Medical experts aren’t the only ones who have reservations. Kansas became the first state to regulate the treatment, sparked by concerns about the rapid proliferation of clinics and spas performing lipo-dissolve and the qualifications of practitioners.

“There is no real evidence that this is an advance over snake oil,” said Alastair Carruthers, a clinical professor at the University of British Columbia in Vancouver. What some proponents tout as impressive results, he said, appear to be temporary.

Safety remains a big concern, according to Carruthers. He treated a woman who nearly lost both lower eyelids after she developed a potentially sight-threatening complication following lipo-dissolve injections administered by a physician. The shots killed tissue under her eyes.

Manufacturing concerns

This cocktail, often dubbed “PCDC,” is prepared in compounding pharmacies, which typically make small quantities of drugs for specialized treatments. Quality control and sterility can be spotty or nonexistent, experts say.

Michael Olding, chief of plastic surgery at George Washington University Medical Center, said it is still unclear what’s in lipo-dissolve. “There is no accepted standard of what is included in these injections,” he said.

“Right now, a lot of companies are pushing treatments with no data and no proof of safety, and devices approved by FDA are being used for other things. It’s a Wild West out there,” ….“Don’t be lured by fancy marketing, have a big dose of skepticism when you see ads, and ask someone qualified what the real scoop is.”  says Felmont F. Eaves III, MD, the ASAPS president-elect and a plastic surgeon in Charlotte, N.C.

What is the current status of Lipodissolve?

Lipodissolve is still currently considered an experimental treatment. It is not approved by the FDA. Clinical studies in the United States that look at the safety and efficacy of lipodissolve are under way. Some medical practices that offer lipodissolve are also working toward establishing the right protocols for the procedure.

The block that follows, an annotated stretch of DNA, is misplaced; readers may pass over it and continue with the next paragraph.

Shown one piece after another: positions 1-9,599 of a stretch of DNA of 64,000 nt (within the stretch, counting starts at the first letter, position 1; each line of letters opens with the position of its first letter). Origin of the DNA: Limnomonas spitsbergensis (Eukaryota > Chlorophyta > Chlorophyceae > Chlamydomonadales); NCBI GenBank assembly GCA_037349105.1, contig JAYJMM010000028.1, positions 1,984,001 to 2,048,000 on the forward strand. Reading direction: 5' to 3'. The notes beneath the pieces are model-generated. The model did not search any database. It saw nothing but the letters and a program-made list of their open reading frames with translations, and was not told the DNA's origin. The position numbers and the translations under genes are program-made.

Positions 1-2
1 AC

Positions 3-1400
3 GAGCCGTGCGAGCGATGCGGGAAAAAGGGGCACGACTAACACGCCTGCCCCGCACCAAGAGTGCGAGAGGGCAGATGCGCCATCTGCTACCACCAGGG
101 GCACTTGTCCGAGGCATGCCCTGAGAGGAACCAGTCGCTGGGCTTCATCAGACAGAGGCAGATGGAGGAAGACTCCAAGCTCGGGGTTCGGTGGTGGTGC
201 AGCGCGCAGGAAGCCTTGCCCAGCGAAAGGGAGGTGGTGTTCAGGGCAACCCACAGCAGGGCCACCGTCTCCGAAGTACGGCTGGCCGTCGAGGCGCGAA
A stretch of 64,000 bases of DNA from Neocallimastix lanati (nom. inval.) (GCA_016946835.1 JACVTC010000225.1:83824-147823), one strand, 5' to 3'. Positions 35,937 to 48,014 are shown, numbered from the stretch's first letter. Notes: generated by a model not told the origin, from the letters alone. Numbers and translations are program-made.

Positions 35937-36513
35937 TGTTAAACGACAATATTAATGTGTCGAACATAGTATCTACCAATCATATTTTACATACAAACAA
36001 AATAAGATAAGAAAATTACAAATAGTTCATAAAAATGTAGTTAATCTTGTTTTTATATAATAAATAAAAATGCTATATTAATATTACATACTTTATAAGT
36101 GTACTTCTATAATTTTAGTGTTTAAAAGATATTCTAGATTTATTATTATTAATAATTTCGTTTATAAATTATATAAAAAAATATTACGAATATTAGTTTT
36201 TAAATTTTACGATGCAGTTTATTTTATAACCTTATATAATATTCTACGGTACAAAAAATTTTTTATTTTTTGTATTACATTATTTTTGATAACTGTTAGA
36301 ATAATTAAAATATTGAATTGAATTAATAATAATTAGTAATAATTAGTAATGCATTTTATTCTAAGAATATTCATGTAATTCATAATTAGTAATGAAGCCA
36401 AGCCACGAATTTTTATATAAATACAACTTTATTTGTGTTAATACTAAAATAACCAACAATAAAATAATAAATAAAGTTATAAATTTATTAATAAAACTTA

Lipodissolve Costs

Costs for lipodissolve may range from $375 to $1,500 per treatment. Up to six treatments may be needed.

The extent of treatment also makes a cost difference. For example, fat removal under the chin will cost less than removal of “saddlebags.” The amount of medication required also depends on the area to be treated.

You personally know someone who has undergone successful Lipodissolve treatment and you also want to try it?

We advice you be careful. Here are some reminders and questions to ask your surgeon about Lipodissolve

Some plastic surgeons and dermatologists have experience with lipodissolve through clinical trial participation. Before you consider lipodissolve:

  • Review the doctor’s credentials, education, training, type of certification held and the number of times that he or she has performed the treatment.
  • Ask about the exact ingredients in the medication and the amount to be used in your lipodissolve procedure.
  • Ask the doctor to estimate the number of treatments required to achieve and maintain the benefit.

If you have seriously made up your mind, we advise you to be a bit more open minded.While your next step might be consultation with a board-certified plastic surgeon or dermatologist who is familiar with Lipodissolve.

Discuss your concerns and goals with the doctor so he or she can better determine which treatment or treatments are right for you. If your surgeon suggests an alternative treatment such as liposuction, be sure to ask about all aspects of the procedure too.